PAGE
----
“The United States has never admitted that it has wrongfully executed a prisoner. But that is a meaningless statement,” says Professor Lawrence Marshall of Northwestern University School of Law. “After an execution, the investigation ends and the key witness is dead.”

Since the death penalty was reinstated in 1976, states have executed 486 prisoners and have exonerated 75 others. “How can anyone say these are anything but horrible odds,” says famed defense lawyer Barry Scheck. “Divide 75 into 500, it means almost one in six times, we are dead wrong. If you got the wrong results at a hospital one in six times, you’d have no faith in the system,” he says. “You’d demand the hospital be shut down.”

Preach it, Barry.

And then there’s this little gem:

Evidence of innocence is irrelevant! -Mary Sue Terry, former Attorney General of Virginia (replying to an appeal to introduce new evidence from a prisoner sentenced to death).

* While Rosemary pointed to the Matthew Shepard case, it is, like Lemuel, a rare and extreme case of gross (and vengeful!) violence. In most cases, when a prisoner is sentenced to death, the punishment far outweighs the crime:

An execution is not simply death. It is just as different from the privation of life as a concentration camp is from prison. It adds to death a rule, a public premeditation known to the future victim, an organization which is itself a source of moral sufferings more terrible than death. Capital punishment is the most premeditated of murders, to which no criminal's deed, however calculated, can be compared. For there to be an equivalency, the death penalty would have to punish a criminal who had warned his victim of the date at which he would inflict a horrible death on him and who, from that moment onward, had confined him at his mercy for months. Such a monster is not encountered in private life. –Albert Camus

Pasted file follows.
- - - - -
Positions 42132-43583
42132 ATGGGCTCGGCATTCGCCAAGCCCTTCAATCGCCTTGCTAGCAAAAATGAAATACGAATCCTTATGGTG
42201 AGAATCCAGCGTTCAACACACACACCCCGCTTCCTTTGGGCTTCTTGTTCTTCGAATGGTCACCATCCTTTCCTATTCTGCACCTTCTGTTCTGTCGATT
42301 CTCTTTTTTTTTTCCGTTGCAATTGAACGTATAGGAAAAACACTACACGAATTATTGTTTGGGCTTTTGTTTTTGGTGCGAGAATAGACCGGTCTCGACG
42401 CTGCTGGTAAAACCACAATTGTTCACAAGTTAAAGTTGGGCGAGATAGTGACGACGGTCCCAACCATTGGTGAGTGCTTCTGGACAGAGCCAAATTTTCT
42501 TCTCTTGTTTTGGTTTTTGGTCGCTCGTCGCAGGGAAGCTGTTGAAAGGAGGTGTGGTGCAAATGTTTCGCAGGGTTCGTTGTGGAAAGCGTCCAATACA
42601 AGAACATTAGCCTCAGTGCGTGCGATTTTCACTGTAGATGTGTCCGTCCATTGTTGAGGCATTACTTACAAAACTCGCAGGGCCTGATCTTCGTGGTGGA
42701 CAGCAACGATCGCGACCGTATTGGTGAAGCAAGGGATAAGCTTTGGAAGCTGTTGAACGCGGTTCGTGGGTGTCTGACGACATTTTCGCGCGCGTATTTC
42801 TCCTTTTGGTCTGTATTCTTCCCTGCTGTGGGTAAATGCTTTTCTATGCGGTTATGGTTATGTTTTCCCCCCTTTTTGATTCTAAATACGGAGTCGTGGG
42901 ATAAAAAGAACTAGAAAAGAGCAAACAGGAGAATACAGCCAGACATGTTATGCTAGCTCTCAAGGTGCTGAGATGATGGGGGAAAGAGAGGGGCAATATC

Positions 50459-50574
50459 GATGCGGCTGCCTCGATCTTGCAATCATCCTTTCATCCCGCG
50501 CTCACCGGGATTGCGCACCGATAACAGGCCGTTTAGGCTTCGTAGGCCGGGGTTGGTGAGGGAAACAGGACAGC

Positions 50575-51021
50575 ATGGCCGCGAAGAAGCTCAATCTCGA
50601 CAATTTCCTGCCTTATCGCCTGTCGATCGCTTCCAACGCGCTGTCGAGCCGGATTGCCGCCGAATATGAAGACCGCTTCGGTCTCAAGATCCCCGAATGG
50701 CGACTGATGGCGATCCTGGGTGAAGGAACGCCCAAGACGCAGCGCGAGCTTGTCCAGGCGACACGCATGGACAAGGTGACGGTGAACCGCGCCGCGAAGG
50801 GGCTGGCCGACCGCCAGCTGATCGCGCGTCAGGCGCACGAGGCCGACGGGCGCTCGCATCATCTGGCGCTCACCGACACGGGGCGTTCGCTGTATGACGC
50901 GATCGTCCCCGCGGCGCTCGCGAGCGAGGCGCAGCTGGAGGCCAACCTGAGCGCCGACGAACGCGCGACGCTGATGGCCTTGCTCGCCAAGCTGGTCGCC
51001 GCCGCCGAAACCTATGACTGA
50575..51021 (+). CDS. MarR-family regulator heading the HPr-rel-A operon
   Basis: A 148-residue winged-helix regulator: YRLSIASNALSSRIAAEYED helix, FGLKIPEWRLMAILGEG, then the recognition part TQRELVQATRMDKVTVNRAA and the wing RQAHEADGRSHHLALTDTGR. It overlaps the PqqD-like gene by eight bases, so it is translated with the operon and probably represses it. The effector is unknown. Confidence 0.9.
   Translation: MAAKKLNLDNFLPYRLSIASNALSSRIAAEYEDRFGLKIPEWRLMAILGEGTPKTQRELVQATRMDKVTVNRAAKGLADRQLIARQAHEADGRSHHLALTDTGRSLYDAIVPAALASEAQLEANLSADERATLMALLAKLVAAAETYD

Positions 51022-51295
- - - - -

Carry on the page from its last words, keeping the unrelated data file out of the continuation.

*“Or when they lie about sex during a civil trial.” Um, did this absurd Clinton reference somehow disprove the point that many killed folks were represented by disbarred lawyers?

*Self-defense (of your person in the street and your country on D-Day) is necessary. However, the definition of self-defense requires no more violence than necessary at the time. Hmm... He’s strapped down and wired in... I can’t call that self-defense, can I?

*There’s nothing wrong with desiring retribution, either, according to Rosemary’s definition. I draw the line at empowering any group of fallible humans to kill other humans, however. That’s NOT Rose’s definition of retribution, because it’s not a one-for-one tradeoff.

Love you, love your show,

Big Dan